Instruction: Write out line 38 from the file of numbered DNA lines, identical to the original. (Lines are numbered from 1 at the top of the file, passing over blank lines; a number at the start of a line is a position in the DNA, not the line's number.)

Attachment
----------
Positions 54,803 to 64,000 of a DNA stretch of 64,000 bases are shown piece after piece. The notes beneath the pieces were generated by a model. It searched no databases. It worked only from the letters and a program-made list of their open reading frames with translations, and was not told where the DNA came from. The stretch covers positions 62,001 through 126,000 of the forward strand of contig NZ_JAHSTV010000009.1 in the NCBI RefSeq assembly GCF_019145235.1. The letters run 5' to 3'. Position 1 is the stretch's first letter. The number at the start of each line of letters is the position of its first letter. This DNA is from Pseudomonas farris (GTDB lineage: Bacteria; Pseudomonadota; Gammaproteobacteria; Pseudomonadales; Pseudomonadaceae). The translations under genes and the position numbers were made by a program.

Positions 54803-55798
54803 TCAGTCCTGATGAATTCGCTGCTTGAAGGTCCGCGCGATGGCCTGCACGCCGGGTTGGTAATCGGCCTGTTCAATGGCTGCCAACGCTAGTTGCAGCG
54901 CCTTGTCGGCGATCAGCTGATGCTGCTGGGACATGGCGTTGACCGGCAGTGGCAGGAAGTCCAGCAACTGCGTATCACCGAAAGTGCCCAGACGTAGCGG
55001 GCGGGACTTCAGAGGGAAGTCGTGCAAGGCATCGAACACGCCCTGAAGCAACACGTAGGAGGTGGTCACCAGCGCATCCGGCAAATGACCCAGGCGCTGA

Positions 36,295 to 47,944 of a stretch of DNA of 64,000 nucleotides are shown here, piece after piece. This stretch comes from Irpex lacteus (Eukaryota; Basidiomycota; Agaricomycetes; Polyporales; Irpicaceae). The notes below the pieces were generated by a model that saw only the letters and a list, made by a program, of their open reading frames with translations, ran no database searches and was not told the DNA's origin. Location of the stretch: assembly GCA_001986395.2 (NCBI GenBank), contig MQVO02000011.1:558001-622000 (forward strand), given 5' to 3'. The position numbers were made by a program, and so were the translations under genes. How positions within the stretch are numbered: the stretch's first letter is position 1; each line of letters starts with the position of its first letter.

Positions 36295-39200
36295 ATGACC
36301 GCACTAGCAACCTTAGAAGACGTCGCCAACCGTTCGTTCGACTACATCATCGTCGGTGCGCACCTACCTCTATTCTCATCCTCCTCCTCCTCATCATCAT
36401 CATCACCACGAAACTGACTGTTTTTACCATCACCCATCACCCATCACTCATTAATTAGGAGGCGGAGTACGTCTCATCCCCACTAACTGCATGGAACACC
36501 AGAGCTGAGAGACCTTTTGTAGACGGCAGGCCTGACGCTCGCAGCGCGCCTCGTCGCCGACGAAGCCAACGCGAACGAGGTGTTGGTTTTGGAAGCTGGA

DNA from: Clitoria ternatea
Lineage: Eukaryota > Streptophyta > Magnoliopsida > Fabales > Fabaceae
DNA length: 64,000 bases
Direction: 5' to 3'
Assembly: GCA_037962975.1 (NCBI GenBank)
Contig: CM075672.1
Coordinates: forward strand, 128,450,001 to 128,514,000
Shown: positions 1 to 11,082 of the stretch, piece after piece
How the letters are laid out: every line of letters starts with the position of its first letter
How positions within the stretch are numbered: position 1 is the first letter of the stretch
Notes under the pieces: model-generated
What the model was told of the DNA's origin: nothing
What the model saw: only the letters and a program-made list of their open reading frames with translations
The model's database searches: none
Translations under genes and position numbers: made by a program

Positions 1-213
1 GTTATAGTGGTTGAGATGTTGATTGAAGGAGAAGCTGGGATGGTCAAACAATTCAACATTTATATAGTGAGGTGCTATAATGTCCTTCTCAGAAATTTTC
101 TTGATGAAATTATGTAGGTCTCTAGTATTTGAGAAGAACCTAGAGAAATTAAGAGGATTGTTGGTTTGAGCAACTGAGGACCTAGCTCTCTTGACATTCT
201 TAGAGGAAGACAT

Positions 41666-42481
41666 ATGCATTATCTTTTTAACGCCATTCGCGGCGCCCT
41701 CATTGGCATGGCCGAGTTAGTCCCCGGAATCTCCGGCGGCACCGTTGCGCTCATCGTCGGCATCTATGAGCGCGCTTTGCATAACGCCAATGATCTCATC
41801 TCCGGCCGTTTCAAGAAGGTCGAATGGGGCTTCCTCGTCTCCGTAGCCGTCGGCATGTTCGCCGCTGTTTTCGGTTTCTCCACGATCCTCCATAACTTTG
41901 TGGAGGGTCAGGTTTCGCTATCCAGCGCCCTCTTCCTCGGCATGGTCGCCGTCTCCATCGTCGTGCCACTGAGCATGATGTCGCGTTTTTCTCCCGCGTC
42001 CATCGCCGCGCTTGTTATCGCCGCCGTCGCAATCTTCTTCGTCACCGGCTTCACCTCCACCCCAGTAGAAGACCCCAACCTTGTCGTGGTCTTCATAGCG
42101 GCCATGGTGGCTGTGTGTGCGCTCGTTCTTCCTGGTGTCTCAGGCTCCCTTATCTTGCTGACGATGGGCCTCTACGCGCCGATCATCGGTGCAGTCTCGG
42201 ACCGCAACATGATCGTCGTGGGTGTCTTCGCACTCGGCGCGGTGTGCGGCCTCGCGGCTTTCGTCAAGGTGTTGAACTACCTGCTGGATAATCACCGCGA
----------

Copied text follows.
42201 ACCGCAACATGATCGTCGTGGGTGTCTTCGCACTCGGCGCGGTGTGCGGCCTCGCGGCTTTCGTCAAGGTGTTGAACTACCTGCTGGATAATCACCGCGA